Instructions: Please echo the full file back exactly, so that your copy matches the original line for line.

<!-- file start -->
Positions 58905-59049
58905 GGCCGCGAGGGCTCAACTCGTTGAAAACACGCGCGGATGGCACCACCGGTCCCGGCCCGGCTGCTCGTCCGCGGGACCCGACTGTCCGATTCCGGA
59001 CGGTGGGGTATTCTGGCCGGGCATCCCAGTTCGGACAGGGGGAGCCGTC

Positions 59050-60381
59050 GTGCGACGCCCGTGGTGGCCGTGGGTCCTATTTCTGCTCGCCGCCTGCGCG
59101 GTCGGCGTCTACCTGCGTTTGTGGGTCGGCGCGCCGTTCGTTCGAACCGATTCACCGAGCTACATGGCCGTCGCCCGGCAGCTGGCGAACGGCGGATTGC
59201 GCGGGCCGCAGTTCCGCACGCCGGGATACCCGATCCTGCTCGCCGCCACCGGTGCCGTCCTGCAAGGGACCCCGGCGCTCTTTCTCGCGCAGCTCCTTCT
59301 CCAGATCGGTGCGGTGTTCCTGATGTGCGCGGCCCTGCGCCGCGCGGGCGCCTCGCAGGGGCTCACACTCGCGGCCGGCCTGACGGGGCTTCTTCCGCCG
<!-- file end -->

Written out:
Positions 58905-59049
58905 GGCCGCGAGGGCTCAACTCGTTGAAAACACGCGCGGATGGCACCACCGGTCCCGGCCCGGCTGCTCGTCCGCGGGACCCGACTGTCCGATTCCGGA
59001 CGGTGGGGTATTCTGGCCGGGCATCCCAGTTCGGACAGGGGGAGCCGTC

Positions 59050-60381
59050 GTGCGACGCCCGTGGTGGCCGTGGGTCCTATTTCTGCTCGCCGCCTGCGCG
59101 GTCGGCGTCTACCTGCGTTTGTGGGTCGGCGCGCCGTTCGTTCGAACCGATTCACCGAGCTACATGGCCGTCGCCCGGCAGCTGGCGAACGGCGGATTGC
59201 GCGGGCCGCAGTTCCGCACGCCGGGATACCCGATCCTGCTCGCCGCCACCGGTGCCGTCCTGCAAGGGACCCCGGCGCTCTTTCTCGCGCAGCTCCTTCT
59301 CCAGATCGGTGCGGTGTTCCTGATGTGCGCGGCCCTGCGCCGCGCGGGCGCCTCGCAGGGGCTCACACTCGCGGCCGGCCTGACGGGGCTTCTTCCGCCG